Germany Journal

Document Type : Original Article

Author

Associate Professor of Pediatric Endocrinology & Metabolism, Tuberculosis and Lung Disease Research Center, Department of Otorhinolaryngology, Tabriz University Of medical Sciences, Tabriz, Iran

Abstract

This study was a prospective descriptive study that was conducted during 2019 with the participation of 500 children under 7 years old who referred to health centers in Tabriz. Blood pressure, height, weight and indicators of metabolic syndrome were measured for all children and the prevalence of this syndrome was measured based on body mass index. 50 (10%) of the study participants had metabolic syndrome; Participants in the study were divided into two groups based on whether or not they had metabolic syndrome and the relevant indicators were compared. Based on this classification, it was found that there are statistically significant differences between the waist ratio and metabolic syndrome as well as body mass index and metabolic syndrome between the two groups, Based on the results of the study, it was found that body mass index in people with metabolic syndrome was significantly higher than people without metabolic syndrome(P=0.005). This study showed that two important components of metabolic syndrome (abdominal obesity and obesity) are relatively common in Tabriz children under 7 years of age. Since changes in body mass index are affected by several factors, it seems necessary to consider the underlying role of these factors in the evaluation of obese children.

Keywords

Introduction

etabolic syndrome is a set of disorders that, when combined, increase the risk of heart disease, stroke and type 2 diabetes. These disorders include high blood pressure, high blood sugar, high waist fat and abnormal levels of cholesterol or triglycerides [1]. The presence of one of these disorders does not indicate the presence of metabolic syndrome, but indicates a higher risk of serious illness, and the more of these disorders a person has, the greater the risk of complications such as type 2 diabetes and heart disease [2,3].

Metabolic syndrome is highly associated with overweight or obesity and inactivity. It is also associated with a disorder called insulin resistance. The digestive system naturally breaks down the foods we eat into sugar [4]. Insulin is a hormone made by the pancreas to help sugar enter cells and be used as fuel for cells. In patients with insulin resistance, the cells do not respond naturally to insulin and glucose cannot enter the cells easily. As a result, even as the body makes more and more insulin and tries to lower blood sugar, blood sugar levels rise [5].

Most metabolic syndrome disorders do not have obvious signs or symptoms. One of the most visible signs is a large waist, and if your blood sugar is high, the signs and symptoms of diabetes such as binge drinking, fatigue and blurred vision may show up. Chest pain or shortness of breath can cause cardiovascular complications [6]. Acanthosis nigercans (dark spots on the skin, especially in wrinkled areas where sweating is high), excess hair growth, peripheral neuropathy (loss of sensation in the arms and legs), and retinopathy (retinal damage) in patients with insulin and high glucose resistance. Blood or type 2 diabetes is seen. Xanthoma or xanthelasma is seen in patients with severe fat disorders [7,8]. Recent studies indicate that the prevalence of this syndrome in children has reached ten percent, and the incidence of this syndrome in children can endanger the health status of children and communities. The first goal in the treatment of pediatric metabolic syndrome is to reduce the risk of cardiovascular disease and type 2 diabetes [9,10]. The first step in successful prevention management is to determine this syndrome and its various components in different population groups, especially children. Therefore, despite the two important components of metabolic syndrome and its high in adolescents, this study aims to determine the prevalence of some components. Metabolic syndrome (abdominal obesity and hypertension) in primary school children in Tabriz was designed to have an intervention program for both children and adolescents in this study and the first effective steps in the prevention and treatment of this Remove the components of the metabolic syndrome.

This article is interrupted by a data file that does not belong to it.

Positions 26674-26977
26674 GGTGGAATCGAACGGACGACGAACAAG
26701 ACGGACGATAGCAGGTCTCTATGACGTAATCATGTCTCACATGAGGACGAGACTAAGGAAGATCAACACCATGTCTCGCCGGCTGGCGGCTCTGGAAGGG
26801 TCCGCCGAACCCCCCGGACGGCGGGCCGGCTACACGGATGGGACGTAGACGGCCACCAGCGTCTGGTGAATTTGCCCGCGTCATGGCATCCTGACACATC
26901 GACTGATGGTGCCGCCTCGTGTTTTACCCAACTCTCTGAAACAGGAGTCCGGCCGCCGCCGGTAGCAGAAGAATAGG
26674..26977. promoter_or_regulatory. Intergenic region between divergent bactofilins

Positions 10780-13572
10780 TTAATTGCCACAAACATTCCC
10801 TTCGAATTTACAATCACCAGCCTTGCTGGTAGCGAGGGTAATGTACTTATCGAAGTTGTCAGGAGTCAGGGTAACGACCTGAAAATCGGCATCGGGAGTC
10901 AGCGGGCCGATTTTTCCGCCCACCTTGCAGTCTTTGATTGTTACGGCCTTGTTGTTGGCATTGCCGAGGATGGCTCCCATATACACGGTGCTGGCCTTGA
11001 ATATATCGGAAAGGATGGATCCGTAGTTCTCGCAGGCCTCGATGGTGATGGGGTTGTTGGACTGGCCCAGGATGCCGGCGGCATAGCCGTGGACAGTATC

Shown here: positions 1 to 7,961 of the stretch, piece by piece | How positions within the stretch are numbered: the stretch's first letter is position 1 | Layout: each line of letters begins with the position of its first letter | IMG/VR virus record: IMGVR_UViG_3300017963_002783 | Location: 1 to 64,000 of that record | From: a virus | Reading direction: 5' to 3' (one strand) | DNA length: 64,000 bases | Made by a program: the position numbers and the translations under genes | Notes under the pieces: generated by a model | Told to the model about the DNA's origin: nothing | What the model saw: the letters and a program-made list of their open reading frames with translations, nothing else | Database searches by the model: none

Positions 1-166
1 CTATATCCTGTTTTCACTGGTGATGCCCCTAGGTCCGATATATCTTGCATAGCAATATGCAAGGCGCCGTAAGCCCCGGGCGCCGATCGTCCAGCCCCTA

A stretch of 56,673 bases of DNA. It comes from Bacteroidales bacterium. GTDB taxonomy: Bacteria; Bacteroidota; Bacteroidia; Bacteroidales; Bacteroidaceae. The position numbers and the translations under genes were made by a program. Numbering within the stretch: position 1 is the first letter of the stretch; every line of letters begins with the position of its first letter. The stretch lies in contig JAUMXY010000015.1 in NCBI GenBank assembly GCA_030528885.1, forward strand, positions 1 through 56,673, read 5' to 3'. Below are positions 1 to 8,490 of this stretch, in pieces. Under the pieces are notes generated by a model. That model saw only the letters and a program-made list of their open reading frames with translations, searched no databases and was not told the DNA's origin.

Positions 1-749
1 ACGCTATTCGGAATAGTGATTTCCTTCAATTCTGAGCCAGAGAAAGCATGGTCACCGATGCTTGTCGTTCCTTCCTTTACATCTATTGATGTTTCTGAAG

Materials and Methods

Study design: This study is a prospective descriptive study that was conducted during 2019 in health centers of Tabriz with the participation of 500 children under 7 years old. The sampling method was available and purposeful. Children were included in this study by observing the inclusion and exclusion criteria.

Inclusion and exclusion criteria: Inclusion criteria included age under 7 years and parents' consent to participate in the study. Exclusion criteria included children with mental disorders, children with thyroid disorders, and children with liver problems and diseases. Also, if we noticed any abnormalities in the children during the examinations (history of rickets, history of morbid overeating and history of overweight at birth), we excluded that child from the study process.

Methodology: An individual questionnaire (including surname, age, gender) was completed for each child. Children's blood pressure was measured from the right hand after ten minutes of rest using an alpk mercury sphygmomanometer (made in Japan). The tables presented in the fourth report of diagnosis, evaluation and treatment of pediatric hypertension were used to determine hypertension. These tables show systolic and diastolic pressures by age, sex, and percentile of height. In the present study, blood pressure  greater than or equal to 90 was defined as abnormal blood pressure and blood pressure less than 90 was defined as normal blood pressure. Then anthropometric indices including height, weight and waist circumference were measured. Weight measurement with Seca scales (made in Germany) with minimal clothing and without shoes with an accuracy of 100 grams. After contacting the gonia with the head, it was measured with an accuracy of half a centimeter. Waist circumference was measured while standing between the last tense and the iliac head during a normal exhalation. Then body mass index was measured using the existing formula.